Friday, July 13, 2012

Wings at the SF Silent Film Festival

Living on the cusp of the end of the Age of Film, the San Francisco Silent Film Festival only becomes more interesting and important with each year. The newly expanded four-day festival features restored films from multiple countries, usually with live musical accompaniment, and draws afficionados from all over the world. After the organization's wildly ambitious presentation this March of Abel Gance's 5-and-half-hour Napoleon, complete with live symphony orchestra and three-screen projection, it seemed like anything else this year would be anticlimactic, but the newly remastered print of the 1927 Wings on Thursday's opening night was in its own way just as spectacular.

Paramount Studios is having its 100th anniversary this year, and in celebration they undertook a high-definition digital remastering of the World War One aerial combat film Wings which they released as a Blue-Ray disc, complete with colored flames from machine guns and tinted scenes. It was the most pristine and gorgeous print I have ever seen of a silent era film.

Making Thursday evening's festival opening truly thrilling was the musical accompaniment by the Colorado based, five-piece Mont Alto Motion Picture Orchestra above, which was joined by by a small army of Foley sound effects artists led by Star Wars veteran Ben Burtt and Mont Alto's Rodney Sauer. The climactic battle scenes with complicated explosions, machine gun fire, and whirring airplane wings was colossally complex and exciting, sounding at times like an undiscovered Iannis Xenaxis percussion score.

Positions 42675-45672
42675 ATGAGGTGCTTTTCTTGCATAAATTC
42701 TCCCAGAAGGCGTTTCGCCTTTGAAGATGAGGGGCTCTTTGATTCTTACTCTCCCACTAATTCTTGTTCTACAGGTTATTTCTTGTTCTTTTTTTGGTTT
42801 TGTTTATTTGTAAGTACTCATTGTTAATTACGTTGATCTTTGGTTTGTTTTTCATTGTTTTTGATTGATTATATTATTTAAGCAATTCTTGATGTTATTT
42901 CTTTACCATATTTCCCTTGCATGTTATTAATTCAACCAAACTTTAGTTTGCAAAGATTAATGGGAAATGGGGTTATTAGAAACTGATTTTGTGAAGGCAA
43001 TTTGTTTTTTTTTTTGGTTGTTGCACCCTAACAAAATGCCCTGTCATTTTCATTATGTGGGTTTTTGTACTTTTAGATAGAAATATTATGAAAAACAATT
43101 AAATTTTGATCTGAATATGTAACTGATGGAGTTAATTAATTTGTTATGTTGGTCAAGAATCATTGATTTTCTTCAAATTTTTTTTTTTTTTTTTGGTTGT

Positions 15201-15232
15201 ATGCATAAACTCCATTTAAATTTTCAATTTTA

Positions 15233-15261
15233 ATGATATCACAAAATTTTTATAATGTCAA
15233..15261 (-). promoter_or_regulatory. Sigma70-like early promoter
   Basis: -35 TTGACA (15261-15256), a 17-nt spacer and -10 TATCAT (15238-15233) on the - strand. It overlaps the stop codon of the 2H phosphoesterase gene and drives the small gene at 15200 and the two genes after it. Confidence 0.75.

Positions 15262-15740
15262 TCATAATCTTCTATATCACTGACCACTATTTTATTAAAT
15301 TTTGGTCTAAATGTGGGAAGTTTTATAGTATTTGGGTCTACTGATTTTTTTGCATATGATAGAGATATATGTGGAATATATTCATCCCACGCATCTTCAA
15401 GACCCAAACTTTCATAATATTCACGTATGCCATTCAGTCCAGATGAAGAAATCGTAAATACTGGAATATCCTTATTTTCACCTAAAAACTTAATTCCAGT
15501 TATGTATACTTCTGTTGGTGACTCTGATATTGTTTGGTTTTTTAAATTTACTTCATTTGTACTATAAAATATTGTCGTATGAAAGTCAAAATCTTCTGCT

Clara Bow stars as the girl next door, but it's Richard Arlen and Charles 'Buddy' Rogers above as the young, small-town flyers who carry the emotional narrative. Arlen's death scene above after Rogers has accidentally wounded his own best friend is extraordinarily touching and romantic, and it even ends up sealed with a kiss. Not only was Wings the first recipient of the Best Picture Academy Award, but it's one of the few films that actually deserved to win. If there is ever a reprise showing with these forces at the Castro Theatre, do not miss it.

For a full schedule of this weekend's film festival which includes everything from old standards to complete rarities, click here. And do get in line early, because the word seems to be out about this festival, and the huge Castro Theatre last night was full to the rafters.

1 comment:

Axel Feldheim said...

You're doing a good job making me regret missing this showing Thursday night. I heard the Paramount restorer talk about it yesterday morning, & I had no idea that the original had colored elements or that the original score existed, complete with sound effects cues. I remember leaving the theater the first time I saw Wings & realizing that movies never improved.